While Boyd was one of Queensland's best at fullback, Inglis made only 27 metres in the first half and ended the game with a tick over a century as Queensland's right edge of Gagai and Justin O'Neill saw the majority of the ball.

Corey Oates was expected to cause plenty of headaches for NSW and while he was solid on debut wasn't outstanding. 

For Queensland it was Gagai's try that proved the difference three minutes from half-time too, which wouldn't have been made possible if not for O'Neill's slick hands just prior. 

Walters was buoyed by the performances of Queensland's new-look right-edge partnership. 

"They have a pretty good pedigree those two from where they’ve come from. Certainly Justin, he's had a lot of time in first grade," Walters said. 

"He's played grand finals and won those grand finals. For a young boy he's come a long way and I thought he really stood up tonight against a really classy player in Michael Jennings."

Moylan's nervous Origin debut

There's only one word to describe fullback Matt Moylan's Origin debut: nervous.

Moylan struggled under the immense pressure of Queensland's kicking game.

Three bombs from Cronk saw Moylan and Blake Ferguson left in the lurch while another was cause for an error – an error that was lucky not to be the impetus behind Gagai's second try of the game. 

When he did latch on to kicks he managed to run the ball back with plenty of gusto – something he hasn't quite produced consistently at Penrith – though overall it was an mixed bag for the Panthers skipper.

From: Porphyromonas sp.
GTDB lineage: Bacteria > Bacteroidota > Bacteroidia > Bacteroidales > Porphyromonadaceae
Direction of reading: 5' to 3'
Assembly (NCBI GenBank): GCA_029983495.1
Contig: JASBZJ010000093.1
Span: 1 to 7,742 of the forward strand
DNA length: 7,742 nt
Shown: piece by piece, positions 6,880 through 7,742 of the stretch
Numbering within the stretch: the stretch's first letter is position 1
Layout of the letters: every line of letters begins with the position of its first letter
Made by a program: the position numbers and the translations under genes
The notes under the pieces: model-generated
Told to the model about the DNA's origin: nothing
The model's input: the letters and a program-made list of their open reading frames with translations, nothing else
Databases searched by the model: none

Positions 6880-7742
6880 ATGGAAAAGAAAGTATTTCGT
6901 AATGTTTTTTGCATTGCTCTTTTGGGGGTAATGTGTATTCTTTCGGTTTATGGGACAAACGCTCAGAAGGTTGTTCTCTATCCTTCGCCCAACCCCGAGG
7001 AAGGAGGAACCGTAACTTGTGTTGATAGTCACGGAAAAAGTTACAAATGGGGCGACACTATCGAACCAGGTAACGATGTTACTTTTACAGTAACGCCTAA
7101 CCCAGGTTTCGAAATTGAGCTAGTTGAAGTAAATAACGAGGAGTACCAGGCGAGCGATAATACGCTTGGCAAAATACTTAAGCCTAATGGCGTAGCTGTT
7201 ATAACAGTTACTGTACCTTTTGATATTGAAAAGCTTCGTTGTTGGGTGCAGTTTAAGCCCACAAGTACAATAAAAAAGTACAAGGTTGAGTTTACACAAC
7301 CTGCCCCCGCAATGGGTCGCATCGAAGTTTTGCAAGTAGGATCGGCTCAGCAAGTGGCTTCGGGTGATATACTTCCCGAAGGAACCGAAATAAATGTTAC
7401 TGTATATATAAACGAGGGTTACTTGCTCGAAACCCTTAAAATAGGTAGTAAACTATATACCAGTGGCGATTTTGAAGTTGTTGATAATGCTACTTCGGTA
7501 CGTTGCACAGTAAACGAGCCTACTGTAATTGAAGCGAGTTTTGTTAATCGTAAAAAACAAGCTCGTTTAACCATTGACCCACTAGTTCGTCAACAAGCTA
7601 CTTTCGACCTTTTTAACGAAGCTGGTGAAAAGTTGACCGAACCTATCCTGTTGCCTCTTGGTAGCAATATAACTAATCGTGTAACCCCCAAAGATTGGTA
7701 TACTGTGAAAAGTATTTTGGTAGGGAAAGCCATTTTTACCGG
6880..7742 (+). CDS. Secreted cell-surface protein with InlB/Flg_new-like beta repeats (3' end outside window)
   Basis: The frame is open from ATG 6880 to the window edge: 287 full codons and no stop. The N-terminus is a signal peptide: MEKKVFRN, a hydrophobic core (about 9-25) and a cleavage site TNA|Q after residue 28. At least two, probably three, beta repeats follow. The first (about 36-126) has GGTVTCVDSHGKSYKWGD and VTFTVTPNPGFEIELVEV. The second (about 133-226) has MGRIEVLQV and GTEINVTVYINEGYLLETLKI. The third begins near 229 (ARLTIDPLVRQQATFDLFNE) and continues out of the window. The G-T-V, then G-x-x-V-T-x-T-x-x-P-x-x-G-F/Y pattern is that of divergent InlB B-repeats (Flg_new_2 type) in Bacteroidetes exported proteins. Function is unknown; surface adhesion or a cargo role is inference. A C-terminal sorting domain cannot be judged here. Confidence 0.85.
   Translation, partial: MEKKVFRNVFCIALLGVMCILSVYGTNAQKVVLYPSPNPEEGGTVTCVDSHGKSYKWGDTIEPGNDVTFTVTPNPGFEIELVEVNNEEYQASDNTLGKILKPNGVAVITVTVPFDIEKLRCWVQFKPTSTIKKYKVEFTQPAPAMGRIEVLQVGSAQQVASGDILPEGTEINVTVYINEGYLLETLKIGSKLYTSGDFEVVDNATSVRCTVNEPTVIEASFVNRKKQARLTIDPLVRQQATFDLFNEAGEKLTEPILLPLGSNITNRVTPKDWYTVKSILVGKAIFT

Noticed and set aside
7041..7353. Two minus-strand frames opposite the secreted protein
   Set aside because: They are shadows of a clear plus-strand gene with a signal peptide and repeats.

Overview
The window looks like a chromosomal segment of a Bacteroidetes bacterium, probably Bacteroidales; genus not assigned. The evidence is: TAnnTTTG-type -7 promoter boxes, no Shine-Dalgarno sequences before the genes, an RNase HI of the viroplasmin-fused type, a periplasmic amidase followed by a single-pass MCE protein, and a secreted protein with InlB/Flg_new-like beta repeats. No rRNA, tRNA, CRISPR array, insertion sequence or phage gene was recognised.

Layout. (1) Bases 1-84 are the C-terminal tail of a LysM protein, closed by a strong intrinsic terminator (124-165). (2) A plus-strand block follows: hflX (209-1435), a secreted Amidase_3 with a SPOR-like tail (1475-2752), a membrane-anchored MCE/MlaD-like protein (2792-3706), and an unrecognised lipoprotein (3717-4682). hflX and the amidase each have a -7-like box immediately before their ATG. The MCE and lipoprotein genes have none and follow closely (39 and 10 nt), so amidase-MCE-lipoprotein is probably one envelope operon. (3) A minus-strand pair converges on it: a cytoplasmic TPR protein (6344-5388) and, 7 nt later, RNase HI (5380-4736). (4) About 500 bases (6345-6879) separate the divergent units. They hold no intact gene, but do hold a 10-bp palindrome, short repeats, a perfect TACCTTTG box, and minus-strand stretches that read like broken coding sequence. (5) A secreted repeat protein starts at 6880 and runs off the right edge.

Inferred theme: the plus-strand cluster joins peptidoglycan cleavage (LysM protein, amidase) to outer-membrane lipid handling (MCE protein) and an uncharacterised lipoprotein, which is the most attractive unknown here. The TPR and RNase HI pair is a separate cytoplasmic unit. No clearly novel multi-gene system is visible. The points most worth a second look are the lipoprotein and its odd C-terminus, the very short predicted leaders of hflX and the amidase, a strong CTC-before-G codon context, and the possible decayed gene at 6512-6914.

For NSW's other debutants, Moylan's fellow Penrith teammate Josh Mansour did his best with what he got while Dylan Walker's nine-minute stint from the bench won't be looked back on too fondly. 

Daley was more or less pleased by the young debutant's first showing in the sky blue jumper.

"I thought they played well. It's always difficult in your first Origin game coming up against a great team," Daley said.

"They'll get better – and they need to get better. We all need to get better. All is not lost yet."

Referees 'let the boys play'

A penalty in the 13th minute by Paul Gallen for a high tackle on Matt Scott sent social media into overdrive with cries of 'let the boys play' the main message filtering through Twitter and Facebook.

However when you look back on the decisions made by referees Ben Cummins and Gerard Sutton, that's exactly what they did.

Only eight penalties were blown and the bunker's only decision not to award Josh Morris a try late on in the game was correct.

The amount of penalties in Origin I was a nice change of pace considering last year's series. There were 42 penalties blown across the three Origins in 2015 – at an average of 14 per game. 

The two men in the middle undoubtedly let the boys play. 

This article originally featured on NRL.COM

Acknowledgement of Country

Sydney Roosters respect and honour the Traditional Custodians of the land and pay our respects to their Elders past, present and future. We acknowledge the stories, traditions and living cultures of Aboriginal and Torres Strait Islander peoples on the lands we meet, gather and play on.